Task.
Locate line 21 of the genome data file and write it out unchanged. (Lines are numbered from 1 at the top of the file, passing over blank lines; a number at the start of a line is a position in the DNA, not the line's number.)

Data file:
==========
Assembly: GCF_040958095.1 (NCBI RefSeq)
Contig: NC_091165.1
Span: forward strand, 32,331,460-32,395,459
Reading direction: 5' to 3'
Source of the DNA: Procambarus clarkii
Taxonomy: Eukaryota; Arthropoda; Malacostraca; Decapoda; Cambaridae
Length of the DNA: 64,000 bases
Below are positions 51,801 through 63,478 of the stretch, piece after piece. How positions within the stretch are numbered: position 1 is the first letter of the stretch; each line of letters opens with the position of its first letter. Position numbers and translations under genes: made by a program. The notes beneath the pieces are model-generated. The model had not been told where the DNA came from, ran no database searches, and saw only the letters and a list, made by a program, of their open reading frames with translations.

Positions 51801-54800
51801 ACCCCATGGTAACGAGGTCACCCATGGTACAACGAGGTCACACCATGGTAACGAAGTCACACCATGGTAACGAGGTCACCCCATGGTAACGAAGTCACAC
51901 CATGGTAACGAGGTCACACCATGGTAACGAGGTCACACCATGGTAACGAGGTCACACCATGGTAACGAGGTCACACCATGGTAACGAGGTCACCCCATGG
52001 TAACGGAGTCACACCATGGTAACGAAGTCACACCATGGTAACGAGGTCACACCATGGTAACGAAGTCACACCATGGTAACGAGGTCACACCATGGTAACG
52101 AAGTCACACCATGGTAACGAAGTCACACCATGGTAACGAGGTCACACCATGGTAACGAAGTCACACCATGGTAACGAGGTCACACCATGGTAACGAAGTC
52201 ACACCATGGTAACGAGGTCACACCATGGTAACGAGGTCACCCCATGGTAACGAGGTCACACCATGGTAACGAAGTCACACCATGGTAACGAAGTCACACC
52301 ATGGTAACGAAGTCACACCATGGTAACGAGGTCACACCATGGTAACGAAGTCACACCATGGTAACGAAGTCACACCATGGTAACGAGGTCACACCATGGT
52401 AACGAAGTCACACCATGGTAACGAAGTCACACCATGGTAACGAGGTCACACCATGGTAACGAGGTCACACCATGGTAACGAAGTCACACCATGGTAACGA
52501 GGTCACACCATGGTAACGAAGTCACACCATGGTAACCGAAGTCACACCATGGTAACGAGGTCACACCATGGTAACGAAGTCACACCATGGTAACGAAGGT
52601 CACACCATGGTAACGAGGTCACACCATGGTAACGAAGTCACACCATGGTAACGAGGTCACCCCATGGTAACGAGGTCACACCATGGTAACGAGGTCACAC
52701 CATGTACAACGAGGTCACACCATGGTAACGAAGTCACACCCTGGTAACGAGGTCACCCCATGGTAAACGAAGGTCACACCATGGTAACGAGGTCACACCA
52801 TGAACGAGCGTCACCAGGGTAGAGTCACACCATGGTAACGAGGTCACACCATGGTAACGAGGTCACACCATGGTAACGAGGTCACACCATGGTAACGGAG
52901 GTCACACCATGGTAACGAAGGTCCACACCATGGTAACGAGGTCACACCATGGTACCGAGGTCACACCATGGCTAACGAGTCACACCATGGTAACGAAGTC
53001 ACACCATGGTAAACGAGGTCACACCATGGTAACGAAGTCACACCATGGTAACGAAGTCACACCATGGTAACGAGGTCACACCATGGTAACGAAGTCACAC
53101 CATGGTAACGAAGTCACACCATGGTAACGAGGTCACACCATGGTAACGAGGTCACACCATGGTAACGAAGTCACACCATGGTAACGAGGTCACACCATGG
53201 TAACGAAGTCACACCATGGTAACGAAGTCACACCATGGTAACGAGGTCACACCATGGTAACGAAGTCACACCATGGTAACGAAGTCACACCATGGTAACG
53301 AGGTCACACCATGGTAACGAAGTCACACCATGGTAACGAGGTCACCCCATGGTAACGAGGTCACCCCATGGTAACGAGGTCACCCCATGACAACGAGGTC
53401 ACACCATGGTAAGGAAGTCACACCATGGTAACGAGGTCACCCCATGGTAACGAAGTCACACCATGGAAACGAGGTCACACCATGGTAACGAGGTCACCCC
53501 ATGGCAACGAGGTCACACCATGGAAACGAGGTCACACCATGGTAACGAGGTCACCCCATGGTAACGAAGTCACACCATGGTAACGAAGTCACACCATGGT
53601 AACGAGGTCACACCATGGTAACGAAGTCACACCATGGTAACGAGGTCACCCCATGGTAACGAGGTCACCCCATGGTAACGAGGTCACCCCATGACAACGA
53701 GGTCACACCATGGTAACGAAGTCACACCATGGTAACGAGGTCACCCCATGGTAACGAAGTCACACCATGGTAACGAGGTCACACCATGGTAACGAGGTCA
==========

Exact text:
52901 GTCACACCATGGTAACGAAGGTCCACACCATGGTAACGAGGTCACACCATGGTACCGAGGTCACACCATGGCTAACGAGTCACACCATGGTAACGAAGTC